The first thing you’ll notice about Quench is its striking art direction. Unfortunately, the second thing, particularly in regards to the Nintendo Switch version of the game, will be its abysmal performance.
It’s hard for me to type this, as I was surprised at just how much fun I had with Quench, a game that I went in expecting not to enjoy due to its genre. In Quench, you play as the enigmatic Sheppard, a white crane, or heron-like bird and literal Sheppard of various animals. The game follows Sheppard as he must herd the migration of some of Africa’s most iconic animals, including the likes of elephants, zebras and lions.
At first glance, Quench may appear to be a real-time-strategy game or even a Lemings inspired title — in truth, Quench is a puzzle game. A puzzle game that uses the classic layout of any good strategy game but in a new and novel way that gives the title a real sense of progression.
In Quench, Shepherd must guide the Elephant Tribe, along with other animals on their pilgrimage to sacred lands. Things naturally go awry, when the already harsh wilderness becomes overrun with Smokebeasts, malice or dark energy that has taken physical form. Luckily, as Shepherd, players have control over the weather and environment, which in the world of Quench include: Wind, Rain, Quake and Lightning.
Players can freely channel these elements as long as they have enough points available, which the game tracks individually. More points or resources can be gathered by using corresponding skills that reward the player with additional uses of other elements.
If this sounds confusing, it’s easier to break it down. For example, as the Shepherd, the player may encounter a pile of rocks, encompassed by distinct-looking runes with the symbol of Rain etched into it. If the player were to use the Quake ability, they would lose one point from that pool, but in doing so, gain however many rain runes were present around the pile.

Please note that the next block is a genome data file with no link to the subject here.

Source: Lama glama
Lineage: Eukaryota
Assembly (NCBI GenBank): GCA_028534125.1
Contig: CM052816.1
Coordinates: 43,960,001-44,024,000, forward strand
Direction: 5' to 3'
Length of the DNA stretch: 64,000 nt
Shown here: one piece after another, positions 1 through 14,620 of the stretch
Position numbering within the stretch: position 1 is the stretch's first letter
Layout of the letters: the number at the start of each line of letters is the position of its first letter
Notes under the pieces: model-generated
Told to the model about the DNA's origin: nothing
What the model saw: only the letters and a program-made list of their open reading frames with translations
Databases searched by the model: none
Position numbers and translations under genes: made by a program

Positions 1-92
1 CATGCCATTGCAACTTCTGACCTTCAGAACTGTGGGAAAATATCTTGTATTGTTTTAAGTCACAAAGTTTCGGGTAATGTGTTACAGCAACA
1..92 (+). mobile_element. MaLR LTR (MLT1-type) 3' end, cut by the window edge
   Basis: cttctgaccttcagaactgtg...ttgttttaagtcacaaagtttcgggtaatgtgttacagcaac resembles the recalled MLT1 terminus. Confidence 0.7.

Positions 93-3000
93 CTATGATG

Sequences like these are not only reserved for trading skills either. Players must carefully use their starting stock of power to clear obstacles, such as the rock pile mentioned above, eliminate enemies, or most commonly, reinvigorate the earth with Rain. As the name of the game may imply, Rain is the paramount power in the game. All the animals that the player must guide, come in limited quantities, each having a limited amount of health. Rain can not only restore HP in the game but unlock fertile nodes, in which the animals can rest, while the player decides how to proceed.
Lightning is used to burn things, which can clear obstacles out of the way, or eliminate certain types of Smokebeasts that pose a threat to your stock. Unlike Lightning, Quake can’t be used to kill, but it can stun enemies, giving your animals enough time to run away. Wind, which is second-only to Rain’s versatility, can be used to hurry along your stock of animals, blow away sand or other debris, and impede Smokebeasts.
Quench eloquently melds these 4 powers in fun and engaging permutations that change up how the player must tackle each stage. For example, early on, the player only has to worry about shepherding their stock of animals to the end of the stage. Eventually, additional objectives are added to the fold, such as uncovering clues or impeding Smokebeasts from attacking your flock. Quench’s strongest appeal is the dynamic it creates between juggling ability points while moving through and tackling various objectives in each of the stages.
As mentioned earlier, Quench features an eye-catching aesthetic, best described as art nouveau meets low poly, papercraft inspired art. The charming visuals paired with an equally flexible soundtrack helps Quench carve its own identity, elevating from it just being a fun puzzle game.
Sadly, the Switch version of Quench runs rather poorly, particularly when panning or moving the camera across the map. The game tends to stutter or slow down every other frame, ultimately bogging down the entire experience. One aspect of the Switch version of Quench that does benefit from the unique hardware, is the touchscreen, which intuitively allows players to select abilities and commands on the fly, faster than when using the joycons or pro controller.